Surfing the little breaks, with Sarah Walker

Jan 6, 2023 •

Today, on the Weekend Read, writer and artist Sarah Walker with her piece, “Little Breaks”, from The Monthly. It’s a story of joy and sadness in the ocean.

She writes of her time in the water as a beginner surfer, finding glee in shallow breaks. But beyond the break, in the deeper water, there’s also loneliness, isolation and vulnerability.



Surfing the little breaks, with Sarah Walker

861 • Jan 6, 2023

Surfing the little breaks, with Sarah Walker


Hi, I’m Scott Mitchell, the editor of 7am. Welcome to 7am’s summer series: an exploration of big ideas with some of our favourite contributors and thinkers.

For this episode, we’re featuring The Weekend Read – a series where we present some of the best long form journalism in Australia, read to you by the people who wrote it.

Today on the show, writer and artist Sarah Walker, with her piece ‘Little Breaks’ from The Monthly.

It’s a story of joy and sadness in the ocean.

She writes of her time in the water as a beginner surfer, finding glee in the shallow breaks.

But beyond the break, in the deeper water, there’s also loneliness, isolation and vulnerability.

After a short conversation, Sarah will read her piece.

To hear more episodes like this – you can subscribe to 'The Weekend Read' in Apple Podcasts, Spotify, or wherever you get your podcasts.


So, Sarah, thank you so much for joining us today.


No worries.


So I want to begin by just asking you what inspired you to write the piece? Where did this idea begin?


I've been spending a lot of time over the last couple of years thinking about dismantling my idea of myself as a fundamentally capable person and coming to terms with the fact that there are, in many ways, particularly physically, in which I am deeply incapable. I'm extremely clumsy and I'm really terrible at sport. And a lot of the ways that I've identified throughout my life have been as a smart person who doesn't do that ridiculous sport jock nonsense. And then in my twenties came to realise that actually you have to exercise, otherwise your mental health falls apart, which no one had told me, no one told me that you have to exercise for your brain as well as for your body. And in the last few years, since I've moved down to Geelong, my partner and I have been surfing a lot. My partner surfs like an angel. He was a skateboarder as a teenager. The second he got up on a surfboard, he was up and going. And I surf like a dumpling trying to get out of the water. And I was interested in noticing the kind of joy in that failure. I'm not a person who typically has taken joy in failure throughout my life. So that was one element of the work. And the other was noticing this thing that was happening far out beyond where I was, out beyond the break, where there were all these men experiencing this extraordinary thing together, but also totally solo, these kind of atomised individuals who my partner would kind of try to talk to them and smile at them and was just getting these kind of walls in response. And I was interested in just unpacking what was happening there and reflecting on this kind of idea of the solo man against the element as something that we kind of revere in our culture, but also that hides this real loneliness.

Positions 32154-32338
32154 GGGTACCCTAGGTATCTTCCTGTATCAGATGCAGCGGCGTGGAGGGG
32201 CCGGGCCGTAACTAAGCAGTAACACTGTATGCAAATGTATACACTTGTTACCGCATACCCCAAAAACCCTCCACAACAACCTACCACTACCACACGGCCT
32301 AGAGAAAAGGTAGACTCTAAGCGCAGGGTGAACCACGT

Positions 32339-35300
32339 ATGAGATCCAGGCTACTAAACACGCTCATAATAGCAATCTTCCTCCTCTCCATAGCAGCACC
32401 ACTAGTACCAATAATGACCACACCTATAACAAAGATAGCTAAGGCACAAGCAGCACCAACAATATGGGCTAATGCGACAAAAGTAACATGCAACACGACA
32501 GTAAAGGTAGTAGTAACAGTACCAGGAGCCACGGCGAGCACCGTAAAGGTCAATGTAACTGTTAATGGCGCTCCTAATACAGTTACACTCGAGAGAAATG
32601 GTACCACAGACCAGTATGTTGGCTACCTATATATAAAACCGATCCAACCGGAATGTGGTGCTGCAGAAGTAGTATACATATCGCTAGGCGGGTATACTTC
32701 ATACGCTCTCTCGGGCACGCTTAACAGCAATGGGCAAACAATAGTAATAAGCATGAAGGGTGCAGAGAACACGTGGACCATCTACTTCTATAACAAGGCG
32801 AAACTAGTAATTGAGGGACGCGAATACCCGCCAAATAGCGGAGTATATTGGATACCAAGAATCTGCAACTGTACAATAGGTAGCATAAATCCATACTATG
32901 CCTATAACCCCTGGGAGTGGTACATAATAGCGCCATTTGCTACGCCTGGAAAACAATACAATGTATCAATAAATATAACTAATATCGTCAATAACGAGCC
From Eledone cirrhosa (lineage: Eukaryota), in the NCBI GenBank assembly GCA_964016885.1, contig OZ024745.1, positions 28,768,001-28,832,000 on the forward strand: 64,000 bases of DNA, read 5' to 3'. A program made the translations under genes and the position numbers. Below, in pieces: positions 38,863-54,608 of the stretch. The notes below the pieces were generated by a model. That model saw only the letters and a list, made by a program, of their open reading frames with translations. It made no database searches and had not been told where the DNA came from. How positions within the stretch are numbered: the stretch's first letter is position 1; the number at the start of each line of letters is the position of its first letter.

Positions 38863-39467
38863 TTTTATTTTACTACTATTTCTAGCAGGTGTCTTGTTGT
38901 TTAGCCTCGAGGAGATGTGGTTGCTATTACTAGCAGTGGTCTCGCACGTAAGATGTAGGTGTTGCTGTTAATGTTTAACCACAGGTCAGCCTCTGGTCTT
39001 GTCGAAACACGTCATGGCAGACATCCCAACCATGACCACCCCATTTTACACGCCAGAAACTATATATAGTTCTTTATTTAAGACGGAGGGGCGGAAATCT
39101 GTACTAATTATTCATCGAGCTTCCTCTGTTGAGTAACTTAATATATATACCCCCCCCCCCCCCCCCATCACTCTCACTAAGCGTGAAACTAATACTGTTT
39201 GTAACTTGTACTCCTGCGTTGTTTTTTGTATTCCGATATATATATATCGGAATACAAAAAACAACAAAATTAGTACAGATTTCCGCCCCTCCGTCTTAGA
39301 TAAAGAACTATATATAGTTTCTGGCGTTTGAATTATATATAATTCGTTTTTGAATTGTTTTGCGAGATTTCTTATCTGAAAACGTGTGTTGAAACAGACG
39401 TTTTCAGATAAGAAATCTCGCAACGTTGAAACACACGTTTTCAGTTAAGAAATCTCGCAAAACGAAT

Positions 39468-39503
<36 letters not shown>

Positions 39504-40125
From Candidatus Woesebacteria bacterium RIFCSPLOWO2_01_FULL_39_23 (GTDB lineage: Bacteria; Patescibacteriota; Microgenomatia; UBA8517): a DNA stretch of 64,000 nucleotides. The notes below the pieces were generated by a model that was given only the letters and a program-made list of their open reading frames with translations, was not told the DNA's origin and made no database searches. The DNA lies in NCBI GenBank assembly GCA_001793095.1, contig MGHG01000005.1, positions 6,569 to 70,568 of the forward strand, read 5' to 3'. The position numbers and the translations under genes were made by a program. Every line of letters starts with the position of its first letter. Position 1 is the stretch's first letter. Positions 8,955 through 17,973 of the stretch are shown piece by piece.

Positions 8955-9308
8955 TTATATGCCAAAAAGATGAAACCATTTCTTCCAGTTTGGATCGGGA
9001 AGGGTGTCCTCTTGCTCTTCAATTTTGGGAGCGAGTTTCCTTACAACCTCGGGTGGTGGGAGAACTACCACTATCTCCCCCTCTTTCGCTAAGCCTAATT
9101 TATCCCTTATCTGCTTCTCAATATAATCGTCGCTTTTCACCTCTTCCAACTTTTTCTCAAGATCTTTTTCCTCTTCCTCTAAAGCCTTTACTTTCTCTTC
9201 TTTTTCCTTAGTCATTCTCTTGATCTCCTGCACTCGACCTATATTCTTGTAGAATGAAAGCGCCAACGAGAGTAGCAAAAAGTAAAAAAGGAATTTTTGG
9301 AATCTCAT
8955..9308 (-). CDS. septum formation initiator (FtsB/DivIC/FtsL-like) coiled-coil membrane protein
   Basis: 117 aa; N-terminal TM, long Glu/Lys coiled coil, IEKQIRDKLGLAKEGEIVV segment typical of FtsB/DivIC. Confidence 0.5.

And you talk in the piece a little bit about, I guess, the transformative experience of being out in the surf, even for somebody who, as you just said, is maybe a bit clumsy and not the most skilful surfer. Can you tell me whether it's for yourself or for them, those people, way beyond the break. Can you tell me a bit about that transformative experience and what sort of is so fascinating, both as a writer and as somebody who is clumsily wading your way through it?


Yeah, absolutely. I think in some ways, lockdown has really made all of us more aware of the ways in which our lives are very ordered and organised and indoors and corporatised and commercialised. And there's something about being out in nature, something as vast and uncontrollable as the ocean, being a tiny speck, trying to stand on top of the ocean. Like there's something kind of comic about that idea. And the pull of the surf is about learning to kind of attend to that chaotic nature of the ocean and learn to read it to some small extent. And I'm quite bad at it. But yeah, there is something kind of gloriously simple about the activity. You paddle out, you get on a wave, you stand up. You fall off. You paddle out. You get on a wave. There's that kind of meditative quality to it, but also this transformative, childlike joy where this little part of your brain is kind of vibrating, going, “what's happening? I'm standing on water. That shouldn't be possible. It's so thrilling. It's so wonderful. There's something so empowering and so simplistically, it's like it wipes your brain clean. And I'm a person who has a very busy brain, so it's nice to have that moment of just nothing happening except for a kind of ‘wee’ going on in my brain.


Well, Sarah, I can't wait to hear you read the piece for us.


Little breaks.

Once we’ve peeled off the wetsuits and packed up the boards, we are quiet. The car ride home is scored with the sound of sniffing, as though in grief, though it is really the ocean emptying out of our sinuses. There is no need for speech. It is a soft quiet, a golden quiet. In the driver’s seat, my partner is thinking about his turns, the way he twisted his body to pull the board against the wave, flitting up the fist of the sea. Next to him, I am thinking about how, one day, I might be able to stand up without screaming. I am what surfers refer to as a kook, which is to say: I am terrible at surfing. In every possible way, I am an embarrassment to the art of standing on the ocean. I was terrible at it when I started, and I am terrible at it now, and I love it.